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Mayaro, Rio Claro to launch Carnival 2012 programme

Mayaro/Rio Claro Regional Carinival launch in Mayaro.
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Community Development Ministry to showcase services at upcoming Community Fair

General News

The Ministry of Community Development will showcase its full range of programmes and services, at a Fair to be hosted by the Couva South Constituency Office on Saturday January 14, 2012 from 9:00 am to 12:00 noon at the constituency grounds opposite the Couva Health Facility.

Information on the Ministryís programmes/services to be exhibited and disseminated at the fair are as follows:

ē Community Education (Skills Training) Programme, CEP
ē Geriatric Adolescent Partnership Programme, GAPP
ē Community Development Fund, CDF
ē National Commission for Self-Help Limited, NCSHL
ē Export Centres Company Limited, ECCL
ē Prime Ministerís Best Village Trophy Competition
ē Division of Ageing
ē Community Mediation Division
ē National Alcohol and Drug Abuse Prevention Programme, NADAPP
ē Adult Education

The primary objective of the fair is to create public awareness and interest in government services which are available to citizens of the community and surrounding areas.

Caption: Staff members of the Geriatric Adolescent Partnership Programme, GAPP provide information to a visitor at the Ministryís booth during a Health and Career Fair hosted by the San Juan Laventille Regional Corporation on the Promenade at the Croisee in San Juan on November 1, 2011.

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Tacarigua community group starts free tae-bo workout

Friends for the Improvement of Tacarigua today announced that it will be hosting a free tae-bo workout in the buildup to Trinidad and Tobago Carnival 2012 at the Eddie Hart grounds starting Wednesday, January 11, 2012 at 5:00 pm.
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US President Obama names new Chief of Staff

The following is a transcript of the words of US President Barack Obama as he transitioned from one Chief of Staff to another.

Hello, everybody. Hope you all had a good weekend.

Last week, my Chief of Staff, Bill Daley, informed me that after spending time reflecting with his family over the holidays, he decided it was time to leave Washington and return to our beloved hometown of Chicago.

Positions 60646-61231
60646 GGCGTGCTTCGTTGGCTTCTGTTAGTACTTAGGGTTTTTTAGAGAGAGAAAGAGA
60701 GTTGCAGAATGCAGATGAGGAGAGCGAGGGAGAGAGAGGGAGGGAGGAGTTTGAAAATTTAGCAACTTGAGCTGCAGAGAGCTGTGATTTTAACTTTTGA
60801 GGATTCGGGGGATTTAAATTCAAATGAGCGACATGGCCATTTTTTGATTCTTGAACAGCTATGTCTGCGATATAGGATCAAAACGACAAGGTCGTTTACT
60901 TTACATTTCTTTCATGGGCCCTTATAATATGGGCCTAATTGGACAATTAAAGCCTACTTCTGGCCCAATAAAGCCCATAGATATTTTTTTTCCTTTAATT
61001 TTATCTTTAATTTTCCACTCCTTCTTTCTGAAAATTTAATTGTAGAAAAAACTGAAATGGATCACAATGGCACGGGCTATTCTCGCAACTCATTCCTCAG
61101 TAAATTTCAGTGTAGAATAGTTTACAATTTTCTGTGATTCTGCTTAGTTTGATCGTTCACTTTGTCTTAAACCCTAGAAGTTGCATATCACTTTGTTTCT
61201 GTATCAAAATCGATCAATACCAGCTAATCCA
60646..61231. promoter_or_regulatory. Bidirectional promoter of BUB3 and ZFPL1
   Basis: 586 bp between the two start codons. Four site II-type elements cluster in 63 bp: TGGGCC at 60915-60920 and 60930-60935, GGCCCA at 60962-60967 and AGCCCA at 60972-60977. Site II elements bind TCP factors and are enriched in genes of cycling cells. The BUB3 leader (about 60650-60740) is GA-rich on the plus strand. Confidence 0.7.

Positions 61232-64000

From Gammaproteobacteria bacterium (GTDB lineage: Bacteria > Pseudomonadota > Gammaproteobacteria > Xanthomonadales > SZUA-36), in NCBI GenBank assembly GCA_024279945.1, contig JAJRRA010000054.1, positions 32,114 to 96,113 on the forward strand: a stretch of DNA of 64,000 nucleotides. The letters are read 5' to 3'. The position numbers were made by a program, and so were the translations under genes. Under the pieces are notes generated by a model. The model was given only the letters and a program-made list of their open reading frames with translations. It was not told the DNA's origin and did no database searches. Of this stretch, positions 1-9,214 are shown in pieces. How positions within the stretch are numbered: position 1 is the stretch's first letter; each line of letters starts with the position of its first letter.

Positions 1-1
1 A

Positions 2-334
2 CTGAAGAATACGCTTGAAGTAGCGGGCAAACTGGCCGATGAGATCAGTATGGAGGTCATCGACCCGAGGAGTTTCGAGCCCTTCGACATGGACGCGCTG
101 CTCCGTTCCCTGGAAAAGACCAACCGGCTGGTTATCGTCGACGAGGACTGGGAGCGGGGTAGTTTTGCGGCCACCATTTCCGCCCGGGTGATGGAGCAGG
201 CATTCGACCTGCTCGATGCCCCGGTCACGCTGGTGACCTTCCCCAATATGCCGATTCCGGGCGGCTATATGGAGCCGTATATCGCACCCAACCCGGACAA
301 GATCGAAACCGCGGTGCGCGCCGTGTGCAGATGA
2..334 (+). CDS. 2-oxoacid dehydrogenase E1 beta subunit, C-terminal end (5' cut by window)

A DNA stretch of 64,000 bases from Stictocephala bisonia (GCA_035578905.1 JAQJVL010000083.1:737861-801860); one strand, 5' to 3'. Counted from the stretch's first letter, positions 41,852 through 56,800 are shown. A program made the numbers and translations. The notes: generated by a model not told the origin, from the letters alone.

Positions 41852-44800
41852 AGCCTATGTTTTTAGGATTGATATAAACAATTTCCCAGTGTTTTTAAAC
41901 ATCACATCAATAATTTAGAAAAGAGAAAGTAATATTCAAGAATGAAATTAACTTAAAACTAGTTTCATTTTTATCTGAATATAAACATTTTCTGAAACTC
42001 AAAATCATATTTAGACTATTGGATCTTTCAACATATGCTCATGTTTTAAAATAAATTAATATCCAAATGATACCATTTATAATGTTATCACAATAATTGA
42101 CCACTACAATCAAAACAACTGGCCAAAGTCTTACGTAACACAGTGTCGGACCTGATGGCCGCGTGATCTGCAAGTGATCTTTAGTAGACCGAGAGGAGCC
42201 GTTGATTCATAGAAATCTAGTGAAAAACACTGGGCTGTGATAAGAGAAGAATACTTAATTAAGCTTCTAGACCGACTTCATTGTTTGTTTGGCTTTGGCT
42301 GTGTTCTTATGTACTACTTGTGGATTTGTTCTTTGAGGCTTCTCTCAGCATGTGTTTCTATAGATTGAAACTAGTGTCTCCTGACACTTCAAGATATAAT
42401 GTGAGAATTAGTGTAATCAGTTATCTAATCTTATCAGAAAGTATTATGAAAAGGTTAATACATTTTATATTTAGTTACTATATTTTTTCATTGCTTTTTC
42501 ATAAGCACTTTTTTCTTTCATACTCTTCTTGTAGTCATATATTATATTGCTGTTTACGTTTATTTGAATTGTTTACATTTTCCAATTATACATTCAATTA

Obviously this was not easy news to hear. And I didnít accept Billís decision right away. In fact, I asked him to take a couple of days to make sure that he was sure about this. But in the end, the pull of the hometown we both love -- a city thatís been synonymous with the Daley family for generations -- was too great. Bill told me that he wanted to spend more time with his family, especially his grandchildren, and he felt it was the right decision.

One of the things that made it easier was the extraordinary work that he has done for me during what has been an extraordinary year. Bill has been an outstanding Chief of Staff during one of the busiest and most consequential years of my administration.

We were thinking back, just a year ago this weekend, before he was even named for the job, Bill was in the Situation Room getting updates on the shooting in Tucson. On his very first day, Bill took part in a meeting where we discussed Osama bin Ladenís compound in Abbottabad. This was all before he even had time to unpack his office.

Over the last year, heís been intimately involved in every decision surrounding the end of the war in Iraq and our support of the people of Libya as they fought for their freedom. He was instrumental in developing the American Jobs Act and making sure taxes didnít go up on middle-class families. He helped us reach an agreement to reduce the deficit by over $2 trillion. And he played a central role in passing historic trade agreements with South Korea, Colombia and Panama. Given his past record of service as Secretary of Commerce, he was invaluable in all these negotiations.

So no one in my administration has had to make more important decisions more quickly than Bill. And thatís why I think this decision was difficult for me. Naturally, when Bill told me his plans to go back to Chicago, I asked him who I thought could fill his shoes. He told me that there was one clear choice, and I believe heís right. So today Iím pleased to announce that Jack Lew has agreed to serve as my next Chief of Staff.